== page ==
Johan Santana‘s journey continues for now.

The Toronto Blue Jays have reportedly signed two-time Cy Young Award winner Johan Santana to a minor-league deal with a big-league camp invitation. The deal will be worth $2.5 million if he makes the major league roster, plus incentives.

The lefty will turn 36 in March and would hypothetically play in his 13th major league season if he makes the team. Santana is well past his days of being an ace, but the Blue Jays took a relatively small chance on him due to their lack of pitching talent. In his last major league season with the New York Mets, Santana went 6-9 with a 4.85 ERA over 117 IP.

Santana’s future was thought to be bright after signing a 6-year contract extension directly after being traded to the New York Mets, which kept him under team control until 2013. The Minnesota Twins had sent him off knowing they couldn’t afford the price that he commanded the next offseason, when he would enter free agency, after the ace went 90-41 with a 2.92 ERA over 1179 innings pitched in Minnesota.

Santana pitched well in his first seasons in Queens, but struggled from there on out. His struggles partially relate to injuries – Santana has pitched 125 competitive innings in the last four seasons, which have included bone chips in his elbow, Tommy John surgery, a sprained ankle, back inflammation and a torn achilles (in an extended spring training game).

Even so, the Blue Jays rotation didn’t improve substantially over the offseason, counting on youngsters Marcus Stroman and Aaron Sanchez to hold up the back end of the rotation, so it doesn’t hurt them to take on a player who could become a spot starter. Santana isn’t even expected to make the roster, so anything in the majors is unlikely, but with his past talent, it’s a smart decision to make.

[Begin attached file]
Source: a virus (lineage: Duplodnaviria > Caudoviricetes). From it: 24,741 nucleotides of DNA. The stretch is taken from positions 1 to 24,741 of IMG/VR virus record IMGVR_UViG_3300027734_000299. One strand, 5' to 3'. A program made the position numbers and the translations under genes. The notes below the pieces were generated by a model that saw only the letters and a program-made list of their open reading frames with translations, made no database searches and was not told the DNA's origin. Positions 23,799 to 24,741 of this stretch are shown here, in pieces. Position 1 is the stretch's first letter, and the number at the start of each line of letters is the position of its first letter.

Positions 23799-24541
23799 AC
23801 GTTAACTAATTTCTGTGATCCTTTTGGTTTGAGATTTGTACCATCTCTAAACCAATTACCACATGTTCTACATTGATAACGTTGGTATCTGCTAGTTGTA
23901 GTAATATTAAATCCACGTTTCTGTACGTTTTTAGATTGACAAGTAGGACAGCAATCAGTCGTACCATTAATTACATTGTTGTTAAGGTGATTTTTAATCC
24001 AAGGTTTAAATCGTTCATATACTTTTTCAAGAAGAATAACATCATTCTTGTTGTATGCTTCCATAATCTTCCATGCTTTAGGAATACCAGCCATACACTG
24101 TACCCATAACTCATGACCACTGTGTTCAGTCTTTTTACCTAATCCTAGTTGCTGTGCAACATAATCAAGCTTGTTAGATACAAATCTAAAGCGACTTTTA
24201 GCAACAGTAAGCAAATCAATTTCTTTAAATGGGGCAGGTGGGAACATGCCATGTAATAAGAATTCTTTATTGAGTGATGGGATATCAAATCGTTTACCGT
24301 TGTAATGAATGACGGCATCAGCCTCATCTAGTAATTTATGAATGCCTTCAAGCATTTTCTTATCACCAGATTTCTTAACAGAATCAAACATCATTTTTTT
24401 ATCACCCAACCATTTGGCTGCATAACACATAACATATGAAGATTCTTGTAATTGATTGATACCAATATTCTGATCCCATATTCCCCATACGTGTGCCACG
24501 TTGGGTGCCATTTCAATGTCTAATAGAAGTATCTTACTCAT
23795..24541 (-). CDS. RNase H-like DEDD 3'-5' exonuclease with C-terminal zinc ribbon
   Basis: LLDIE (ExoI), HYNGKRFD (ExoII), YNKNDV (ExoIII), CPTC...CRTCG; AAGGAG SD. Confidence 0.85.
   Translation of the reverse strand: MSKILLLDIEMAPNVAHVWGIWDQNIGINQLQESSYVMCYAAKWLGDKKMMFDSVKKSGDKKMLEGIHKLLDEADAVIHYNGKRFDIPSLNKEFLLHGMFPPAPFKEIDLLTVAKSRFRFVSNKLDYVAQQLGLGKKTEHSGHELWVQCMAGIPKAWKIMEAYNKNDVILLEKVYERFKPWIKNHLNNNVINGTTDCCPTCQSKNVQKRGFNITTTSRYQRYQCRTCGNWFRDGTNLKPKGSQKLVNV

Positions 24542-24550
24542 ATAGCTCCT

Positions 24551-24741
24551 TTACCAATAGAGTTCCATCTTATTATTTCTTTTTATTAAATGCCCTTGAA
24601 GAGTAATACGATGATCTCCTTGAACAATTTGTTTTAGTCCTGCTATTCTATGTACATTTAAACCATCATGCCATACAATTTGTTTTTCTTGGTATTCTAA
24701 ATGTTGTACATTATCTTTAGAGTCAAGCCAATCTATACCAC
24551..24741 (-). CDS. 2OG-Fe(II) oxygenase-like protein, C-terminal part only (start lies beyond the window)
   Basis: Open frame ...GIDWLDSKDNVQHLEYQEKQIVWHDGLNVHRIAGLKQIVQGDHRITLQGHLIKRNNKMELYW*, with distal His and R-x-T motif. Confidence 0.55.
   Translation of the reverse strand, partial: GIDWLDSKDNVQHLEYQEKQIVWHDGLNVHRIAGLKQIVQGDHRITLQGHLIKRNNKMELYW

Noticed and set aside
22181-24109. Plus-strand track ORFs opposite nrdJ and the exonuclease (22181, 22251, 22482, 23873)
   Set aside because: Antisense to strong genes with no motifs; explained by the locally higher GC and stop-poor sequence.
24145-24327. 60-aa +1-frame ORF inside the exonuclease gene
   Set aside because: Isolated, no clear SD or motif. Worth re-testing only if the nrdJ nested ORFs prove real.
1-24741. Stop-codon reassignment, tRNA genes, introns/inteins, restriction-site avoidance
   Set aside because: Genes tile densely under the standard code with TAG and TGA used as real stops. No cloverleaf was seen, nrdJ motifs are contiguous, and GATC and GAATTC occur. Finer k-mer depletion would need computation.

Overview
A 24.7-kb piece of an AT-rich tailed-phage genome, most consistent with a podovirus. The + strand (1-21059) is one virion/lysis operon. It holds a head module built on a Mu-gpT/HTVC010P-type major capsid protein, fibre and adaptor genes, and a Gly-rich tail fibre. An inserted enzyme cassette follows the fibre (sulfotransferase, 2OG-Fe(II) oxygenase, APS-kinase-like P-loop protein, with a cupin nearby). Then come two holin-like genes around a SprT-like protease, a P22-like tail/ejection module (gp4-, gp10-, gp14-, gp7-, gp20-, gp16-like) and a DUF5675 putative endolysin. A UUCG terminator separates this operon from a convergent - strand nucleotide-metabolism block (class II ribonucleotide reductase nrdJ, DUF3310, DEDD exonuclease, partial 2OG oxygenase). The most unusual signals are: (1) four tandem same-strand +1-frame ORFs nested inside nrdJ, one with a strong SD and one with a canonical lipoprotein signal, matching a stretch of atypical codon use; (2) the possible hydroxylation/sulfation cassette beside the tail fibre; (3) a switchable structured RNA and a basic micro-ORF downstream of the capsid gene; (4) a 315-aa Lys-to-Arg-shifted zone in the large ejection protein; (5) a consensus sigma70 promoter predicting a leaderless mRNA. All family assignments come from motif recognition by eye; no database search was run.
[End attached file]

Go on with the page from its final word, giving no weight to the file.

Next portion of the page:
Over 12 seasons, Santana has gone 139-78 with a 3.20 ERA over 2025.2 IP.

Follow me on Twitter! @PieceofThePlate

Advertisements

One thought on “Johan Santana, Blue Jays, agree to minor-league deal

Leave a Reply

Fill in your details below or click an icon to log in:

WordPress.com Logo

You are commenting using your WordPress.com account. Log Out / Change )

Twitter picture

You are commenting using your Twitter account. Log Out / Change )

Facebook photo

You are commenting using your Facebook account. Log Out / Change )

Google+ photo

You are commenting using your Google+ account. Log Out / Change )

Connecting to %s